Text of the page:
Had a big post that got eaten up by a site error, i guess my frustration with EFF et al is this persistent sense of crisis and doom. It doesn't gel with me, which isn't to say i'm unaware of policy implications, i guess these types of discussions just bother me, i don't like to angst about what i can't control, i like to support change where i can.

  • programjunkieprogramjunkie Registered User regular
    Mr Khan wrote: »
    Had a big post that got eaten up by a site error, i guess my frustration with EFF et al is this persistent sense of crisis and doom. It doesn't gel with me, which isn't to say i'm unaware of policy implications, i guess these types of discussions just bother me, i don't like to angst about what i can't control, i like to support change where i can.

    Well, you can, to some extent. It's hard to keep up the dams against the relentless assault of the wicked, but all we need is for Congress to scuttle this, and it buys more time. Hell, Europeans, depending on area, have actual Pirate party candidates to vote for.

    Wicked Demiurge in most games. Solacus is my main in GW2.
  • zakkielzakkiel Registered User regular
    Mr Khan wrote: »
    The EFF did strike me as being more than a little shrill about this whole thing, although i've been giving them the benefit of the doubt because they were some of the first movers in saving this country from SOPA, which would have indeed been that bad.

    Criminalizing reading ebooks on your phone, or journalism, or allowing outsized copyright infringement penalties, etc. are not substantial problems?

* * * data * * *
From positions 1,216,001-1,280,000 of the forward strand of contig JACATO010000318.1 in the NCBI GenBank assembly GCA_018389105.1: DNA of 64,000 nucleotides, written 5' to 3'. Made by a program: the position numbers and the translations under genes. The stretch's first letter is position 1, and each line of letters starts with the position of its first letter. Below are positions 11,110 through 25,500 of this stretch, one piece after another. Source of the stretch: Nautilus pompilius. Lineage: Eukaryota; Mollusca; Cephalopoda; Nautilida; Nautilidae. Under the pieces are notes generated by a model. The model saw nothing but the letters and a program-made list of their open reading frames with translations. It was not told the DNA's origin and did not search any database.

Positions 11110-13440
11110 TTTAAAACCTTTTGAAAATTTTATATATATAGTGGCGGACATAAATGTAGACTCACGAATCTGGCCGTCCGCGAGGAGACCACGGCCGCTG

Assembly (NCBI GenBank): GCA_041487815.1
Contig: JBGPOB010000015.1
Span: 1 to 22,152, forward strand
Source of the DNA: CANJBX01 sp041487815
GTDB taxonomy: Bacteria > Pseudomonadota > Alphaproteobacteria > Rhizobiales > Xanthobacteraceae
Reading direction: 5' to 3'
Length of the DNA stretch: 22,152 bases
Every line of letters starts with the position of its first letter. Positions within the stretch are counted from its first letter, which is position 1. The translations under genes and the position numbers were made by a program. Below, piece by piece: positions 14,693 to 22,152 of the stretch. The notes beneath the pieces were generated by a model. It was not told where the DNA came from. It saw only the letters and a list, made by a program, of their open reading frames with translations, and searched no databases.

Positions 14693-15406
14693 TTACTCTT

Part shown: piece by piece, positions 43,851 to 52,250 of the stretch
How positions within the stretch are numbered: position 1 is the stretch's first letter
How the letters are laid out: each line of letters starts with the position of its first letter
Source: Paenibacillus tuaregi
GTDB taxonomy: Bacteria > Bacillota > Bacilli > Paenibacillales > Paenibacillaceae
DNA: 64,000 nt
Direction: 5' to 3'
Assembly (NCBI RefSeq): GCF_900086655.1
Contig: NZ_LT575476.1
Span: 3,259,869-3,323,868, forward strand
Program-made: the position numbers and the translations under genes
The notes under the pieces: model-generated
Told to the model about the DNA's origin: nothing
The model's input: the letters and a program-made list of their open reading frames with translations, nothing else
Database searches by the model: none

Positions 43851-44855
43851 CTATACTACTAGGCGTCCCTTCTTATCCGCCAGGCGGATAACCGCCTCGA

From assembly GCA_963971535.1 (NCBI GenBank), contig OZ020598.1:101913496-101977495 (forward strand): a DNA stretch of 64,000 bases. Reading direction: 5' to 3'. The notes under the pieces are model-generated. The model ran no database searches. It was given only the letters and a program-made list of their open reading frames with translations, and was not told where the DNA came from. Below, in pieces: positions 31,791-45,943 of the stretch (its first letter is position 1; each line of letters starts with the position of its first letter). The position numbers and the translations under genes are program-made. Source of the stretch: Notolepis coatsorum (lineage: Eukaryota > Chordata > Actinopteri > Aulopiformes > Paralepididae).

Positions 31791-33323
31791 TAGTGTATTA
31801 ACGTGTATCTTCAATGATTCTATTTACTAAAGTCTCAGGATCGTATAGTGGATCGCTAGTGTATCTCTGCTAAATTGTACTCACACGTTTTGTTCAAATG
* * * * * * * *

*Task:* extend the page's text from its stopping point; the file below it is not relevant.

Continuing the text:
This agreement is worse than the current state of affairs for hundreds of millions of people, and better for a handful of corporate fat cats.

    How woefully abused are we that "only moderately worse than today" is the standard we're willing to accept?

    Read again.
    EFF wrote:
    The odd effect of this is that someone tinkering with a file or device that contains a copyrighted work can be made liable (criminally so, if wilfullness and a commercial motive can be shown)

    To whit: if you are reading your own purchased material on your own device, you cannot be criminally liable because there is no commercial motive.

    The "outsized copyright infringement penalties" referenced here are literally the government's ability to seize your computer if you use it to upload pirated DVDs. Let me suggest you not use your compy for that if you're not prepared to lose it.

    So far as "criminalizing journalism" goes, this is hysteria. The US would not negotiate a provision that won't survive US Constitutional review.